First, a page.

It began 40 years ago as a Goethe festival, in honor of the 200th anniversary of the German poet's birth. Since then its horizons have expanded to include two full months of lectures and concerts and a music school, all of which draw 90,000 visitors a year to this Colorado resort town.
So much so that old-timers can be heard to lament that some of the old intimacy is gone from the Aspen Music Festival. Yet it doesn't take long to find a Southern California couple up here for the ninth year in a row - as much for the cycling as the concerts, they admit. (They might have added the horses, the gondola rides and the hot-air balloons.)Moreover, although the days when Perlman and Zukerman were annual guests appear to be a thing of the past, Misha Dichter and his piano-duo wife Cipa are here for their 15th summer. And Ballet West, long the linchpin of what is now called DanceAspen, has been coming here for 20 years.
To the first-time visitor, there is also very much a family atmosphere. Thus conductor Leonard Slatkin, himself an Aspen Music School alumnus, in dedicating part of his Aug. 6 program with the Aspen Festival Orchestra to the late Walter Susskind recalled not only the latter's tenure as music director of the festival (1964-68) but how that association led to Slatkin's appointment as his assistant in St. Louis, where not coincidentally he himself is music director today. Were that not enough, the same program featured his cellist brother Frederick (who spells his last name Zlotkin) as soloist in Tchaikovsky's Variations on a Rococo Theme.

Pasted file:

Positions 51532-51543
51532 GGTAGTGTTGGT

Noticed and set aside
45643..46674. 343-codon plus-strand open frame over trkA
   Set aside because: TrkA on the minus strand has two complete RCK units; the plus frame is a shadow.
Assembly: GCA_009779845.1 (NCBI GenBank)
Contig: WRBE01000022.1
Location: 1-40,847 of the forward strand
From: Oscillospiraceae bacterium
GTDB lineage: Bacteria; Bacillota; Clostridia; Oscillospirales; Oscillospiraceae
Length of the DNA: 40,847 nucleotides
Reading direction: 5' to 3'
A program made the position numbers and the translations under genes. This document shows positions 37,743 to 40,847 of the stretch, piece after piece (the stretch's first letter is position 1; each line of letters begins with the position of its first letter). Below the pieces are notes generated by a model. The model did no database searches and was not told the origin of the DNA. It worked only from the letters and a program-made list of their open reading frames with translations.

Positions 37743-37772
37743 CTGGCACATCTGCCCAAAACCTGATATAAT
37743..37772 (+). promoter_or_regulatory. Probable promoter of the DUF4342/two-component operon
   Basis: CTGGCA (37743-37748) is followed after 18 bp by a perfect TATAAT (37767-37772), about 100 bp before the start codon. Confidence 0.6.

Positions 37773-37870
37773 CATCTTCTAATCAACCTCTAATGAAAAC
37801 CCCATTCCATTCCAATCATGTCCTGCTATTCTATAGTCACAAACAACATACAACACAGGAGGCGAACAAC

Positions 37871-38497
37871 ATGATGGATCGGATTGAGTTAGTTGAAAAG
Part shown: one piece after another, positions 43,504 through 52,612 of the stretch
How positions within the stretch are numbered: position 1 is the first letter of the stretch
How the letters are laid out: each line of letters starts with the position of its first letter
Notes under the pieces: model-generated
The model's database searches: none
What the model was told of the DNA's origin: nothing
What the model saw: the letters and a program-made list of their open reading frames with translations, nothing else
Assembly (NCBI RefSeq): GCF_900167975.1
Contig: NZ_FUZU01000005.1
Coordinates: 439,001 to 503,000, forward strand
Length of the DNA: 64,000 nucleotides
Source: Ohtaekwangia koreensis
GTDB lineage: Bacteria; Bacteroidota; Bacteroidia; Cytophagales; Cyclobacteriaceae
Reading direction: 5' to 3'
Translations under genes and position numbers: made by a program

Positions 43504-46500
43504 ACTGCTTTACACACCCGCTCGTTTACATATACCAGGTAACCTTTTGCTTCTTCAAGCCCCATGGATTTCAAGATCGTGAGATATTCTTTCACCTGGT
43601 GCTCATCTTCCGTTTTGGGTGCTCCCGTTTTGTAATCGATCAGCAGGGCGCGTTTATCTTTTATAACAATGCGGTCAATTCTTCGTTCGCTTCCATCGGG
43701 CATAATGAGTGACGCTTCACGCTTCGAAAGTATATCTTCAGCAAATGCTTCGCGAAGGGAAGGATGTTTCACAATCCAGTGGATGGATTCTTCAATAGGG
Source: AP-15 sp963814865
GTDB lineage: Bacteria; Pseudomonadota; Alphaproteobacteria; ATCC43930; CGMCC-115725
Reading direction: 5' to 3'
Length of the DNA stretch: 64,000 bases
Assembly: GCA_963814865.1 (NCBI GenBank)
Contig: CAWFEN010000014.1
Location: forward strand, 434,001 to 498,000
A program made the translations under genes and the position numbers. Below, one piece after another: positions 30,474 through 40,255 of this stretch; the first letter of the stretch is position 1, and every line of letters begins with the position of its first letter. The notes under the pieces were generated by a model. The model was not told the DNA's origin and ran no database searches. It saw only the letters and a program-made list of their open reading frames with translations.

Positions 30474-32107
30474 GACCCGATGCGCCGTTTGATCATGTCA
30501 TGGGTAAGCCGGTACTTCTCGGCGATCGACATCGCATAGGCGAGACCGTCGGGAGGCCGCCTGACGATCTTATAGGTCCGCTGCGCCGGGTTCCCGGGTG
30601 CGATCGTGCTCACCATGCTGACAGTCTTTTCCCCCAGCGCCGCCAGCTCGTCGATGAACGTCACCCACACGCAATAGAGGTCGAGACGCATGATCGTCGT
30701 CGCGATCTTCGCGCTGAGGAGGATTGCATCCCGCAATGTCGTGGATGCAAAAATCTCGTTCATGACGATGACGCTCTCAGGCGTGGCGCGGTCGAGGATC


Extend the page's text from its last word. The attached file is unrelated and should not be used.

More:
Those performances took place in "the Tent," officially the 1,700-seat Aspen Amphitheater, whose high-ceilinged canvas covering comes down every winter while its metal-and-concrete superstructure remains intact. Seating is non-reserved, with an even more open atmosphere available on the lawn, where a fair number of concertgoers set up deck chairs and blankets to enjoy that afternoon's or evening's music outdoors.
Much of it, moreover, they are likely to be hearing for the first time. Almost from the first, Aspen has prided itself on its emphasis on the new. The Conference on Contemporary Music, for example, goes back as far as 1951 (when its director was Darius Milhaud) and since 1985 Harvard's Fromm Music Foundation has sponsored a week of programs at various locations around town.
This summer that was July 25-Aug. 1, falling almost squarely in the center of the 1989 festival's June 22-Aug. 20 calendar. But even though our visit came directly after, we were not shortchanged vis-a-vis new-music.
Soprano Arleen Auger's Aug. 3 recital, for instance, featured her not only in songs of Schumann (including the Op. 42 "Frauenliebe und -leben") but, following intermission, in yet another meditation on love from the woman's point of view, Minnesota composer Libby Larsen's "Sonnets From the Portuguese," based on poems of Elizabeth Barrett Browning.
pains to characterize it not as a premiere but as "a work in progress." As such it strikes me as an attractive cycle, haunting in its bittersweet poignancy and quasi-impressionistic rapture. It profited, moreover, from the same smooth delivery and faultless diction Auger had brought to the Schumann, here a bit bland at times but enhanced by her expert shading of the text and subtle visual reinforcement - for example, pulling back just a bit into the curve of the piano on the eighth song of the "Frauenliebe," which deals with withdrawal.